Questions raised after Kenney, ministers seen dining on 'Sky Palace' patio

Questions are being raised about whether Alberta Premier Jason Kenney and three of his ministers broke pandemic rules by dining on an outdoor patio yesterday, though the provincial government insists they did not. 

Alberta government insists pandemic rules not broken during Tuesday's outdoor meal

Alberta Premier Jason Kenney, Environment and Parks Minister Jason Nixon, Finance Minister Travis Toews, Health Minister Tyler Shandro and a staff member were photographed dining outdoors on Tuesday evening. (Submitted)

Questions are being raised about whether Alberta Premier Jason Kenney and three of his ministers broke pandemic rules by dining on an outdoor patio yesterday, though the provincial government insists they did not. 

Pictures sent to CBC News by an anonymous tipster show the premier, along with Health Minister Tyler Shandro, Environment and Parks Minister Jason Nixon and Finance Minister Travis Toews, dining on the east side of the 11th floor of Edmonton's Federal Building on Tuesday evening — the first day that Alberta's less stringent public health restrictions went into effect.

One photo shows eight people on the patio, including several sitting close together. Two, who appear to be servers, are not masked. 

The gathering was within the limits of the province's Stage 1 reopening guidelines, according to Kenney spokesperson Jerrica Goodwin, which went into effect on Tuesday. Outdoor gathering restrictions increased from five to 10 people.

"The premier, with a few ministers and staff members, held a working dinner last night," Goodwin said Wednesday in an email to CBC News. 

"Attendance was kept under 10," Goodwin stated. "Costs were not incurred by taxpayers."

Another of the photos supplied anonymously shows eight people on the patio. (Submitted)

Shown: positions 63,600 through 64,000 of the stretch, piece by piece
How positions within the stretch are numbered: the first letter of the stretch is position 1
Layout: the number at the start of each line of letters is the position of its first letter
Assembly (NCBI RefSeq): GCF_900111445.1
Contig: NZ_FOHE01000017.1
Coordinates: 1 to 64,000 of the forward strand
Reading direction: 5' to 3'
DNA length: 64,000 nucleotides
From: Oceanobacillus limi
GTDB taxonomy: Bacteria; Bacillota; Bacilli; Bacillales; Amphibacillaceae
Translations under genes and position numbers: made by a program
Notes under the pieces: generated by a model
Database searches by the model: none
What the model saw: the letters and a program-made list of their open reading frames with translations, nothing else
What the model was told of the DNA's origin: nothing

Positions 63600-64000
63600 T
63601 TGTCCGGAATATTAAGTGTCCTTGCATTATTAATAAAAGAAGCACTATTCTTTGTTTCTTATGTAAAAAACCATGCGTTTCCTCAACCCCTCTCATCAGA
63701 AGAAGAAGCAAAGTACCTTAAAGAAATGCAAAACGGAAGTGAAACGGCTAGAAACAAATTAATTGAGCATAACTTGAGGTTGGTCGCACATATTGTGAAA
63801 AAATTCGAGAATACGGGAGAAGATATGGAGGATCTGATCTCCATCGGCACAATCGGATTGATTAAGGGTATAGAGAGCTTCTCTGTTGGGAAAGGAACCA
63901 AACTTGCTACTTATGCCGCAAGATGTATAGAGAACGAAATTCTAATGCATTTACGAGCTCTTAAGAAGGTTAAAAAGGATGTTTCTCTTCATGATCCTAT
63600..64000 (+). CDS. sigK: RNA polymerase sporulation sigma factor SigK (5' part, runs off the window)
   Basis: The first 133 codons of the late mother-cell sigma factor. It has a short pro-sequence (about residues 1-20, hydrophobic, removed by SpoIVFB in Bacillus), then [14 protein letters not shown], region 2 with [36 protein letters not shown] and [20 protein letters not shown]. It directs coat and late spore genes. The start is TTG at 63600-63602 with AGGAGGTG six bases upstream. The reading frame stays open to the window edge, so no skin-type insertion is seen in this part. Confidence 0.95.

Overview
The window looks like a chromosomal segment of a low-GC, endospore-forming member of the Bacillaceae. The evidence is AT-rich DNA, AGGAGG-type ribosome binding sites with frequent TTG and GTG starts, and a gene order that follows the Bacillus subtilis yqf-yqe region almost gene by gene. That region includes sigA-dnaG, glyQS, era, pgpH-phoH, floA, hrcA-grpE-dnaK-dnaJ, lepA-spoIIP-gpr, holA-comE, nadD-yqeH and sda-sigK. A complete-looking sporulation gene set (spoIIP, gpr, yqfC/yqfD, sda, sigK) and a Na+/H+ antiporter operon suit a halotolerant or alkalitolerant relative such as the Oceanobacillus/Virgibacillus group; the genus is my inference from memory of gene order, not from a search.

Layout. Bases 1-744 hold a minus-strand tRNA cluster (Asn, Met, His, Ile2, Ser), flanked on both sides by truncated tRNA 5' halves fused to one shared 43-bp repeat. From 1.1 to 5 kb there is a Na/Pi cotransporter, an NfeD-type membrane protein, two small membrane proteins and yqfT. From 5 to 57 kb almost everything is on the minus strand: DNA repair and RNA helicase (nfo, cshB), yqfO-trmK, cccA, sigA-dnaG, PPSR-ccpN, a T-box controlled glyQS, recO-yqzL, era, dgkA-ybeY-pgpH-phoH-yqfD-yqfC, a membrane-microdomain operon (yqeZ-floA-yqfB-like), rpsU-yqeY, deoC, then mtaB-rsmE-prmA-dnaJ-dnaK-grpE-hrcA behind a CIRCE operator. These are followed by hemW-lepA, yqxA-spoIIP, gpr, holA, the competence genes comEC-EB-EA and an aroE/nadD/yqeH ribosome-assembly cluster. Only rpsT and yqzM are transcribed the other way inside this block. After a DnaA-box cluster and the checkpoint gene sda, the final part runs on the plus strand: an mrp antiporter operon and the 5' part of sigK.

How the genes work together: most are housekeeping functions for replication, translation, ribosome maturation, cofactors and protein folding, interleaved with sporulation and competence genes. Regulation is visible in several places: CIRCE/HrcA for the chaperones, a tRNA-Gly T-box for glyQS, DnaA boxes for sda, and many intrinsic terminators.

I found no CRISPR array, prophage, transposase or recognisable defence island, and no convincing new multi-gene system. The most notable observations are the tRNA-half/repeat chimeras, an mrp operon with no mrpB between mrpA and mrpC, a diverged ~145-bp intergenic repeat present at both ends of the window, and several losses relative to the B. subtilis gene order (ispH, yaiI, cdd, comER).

The guidelines also include a provision for restaurants, noting that outdoor patio dining is allowed "for up to four household members per table, or three people if diners who live alone are with their two close contacts."

    Stage 1 guidelines also specifically state: "Distancing and masking requirements remain in effect."

    Goodwin did not answer questions from CBC News about the identity of another man and woman who appear in the photos, nor why the servers were not masked.

    CBC News has confirmed the staff members sitting at the table are Larry Kaumeyer, Kenney's interim chief of staff, and Pam Livingston, his deputy chief of staff. 

    She also did not respond to questions about why the group was not following the guideline to physically distance when gathering outdoors. 

    CBC News has asked to speak to Shandro, Nixon and Toews about the dinner. 

    'Sky Palace'

    Kenney moved his office to the top of the Federal Building — commonly called the "Sky Palace" after a spending scandal involving a former premier — last year due to the noise of ongoing masonry work on the exterior of the legislature building. 

    The same space was the focus of controversy when it was revealed a previous government had been renovating it to serve as a residence for then-premier Alison Redford. The area was then converted to office space after Redford stepped down. 

    NDP Opposition Leader Rachel Notley said Kenney was again showing a failure to lead during the COVID-19 pandemic. 

    "Albertans need their leaders to show leadership by following the rules, and they do not need their leaders to break the rules and do it on the top of a castle," she said. "That is not how you lead during a crisis."

    Notley said her government only used the space for meetings and public events when she was premier between 2015 and 2019.

    Dr. Shazma Mithani, an emergency room physician in Edmonton, said the pictures were disappointing and reminded her of when six UCP MLAs ignored public health advice and travelled outside Canada over the Christmas holidays. 

    "Elected officials really are and should be held to a higher standard, just like health-care workers," she said. "When the rules are being bent, it basically sends a terrible message to the rest of Albertans that these rules don't matter and that they're not important.

    "And those types of situations can really get us into trouble."


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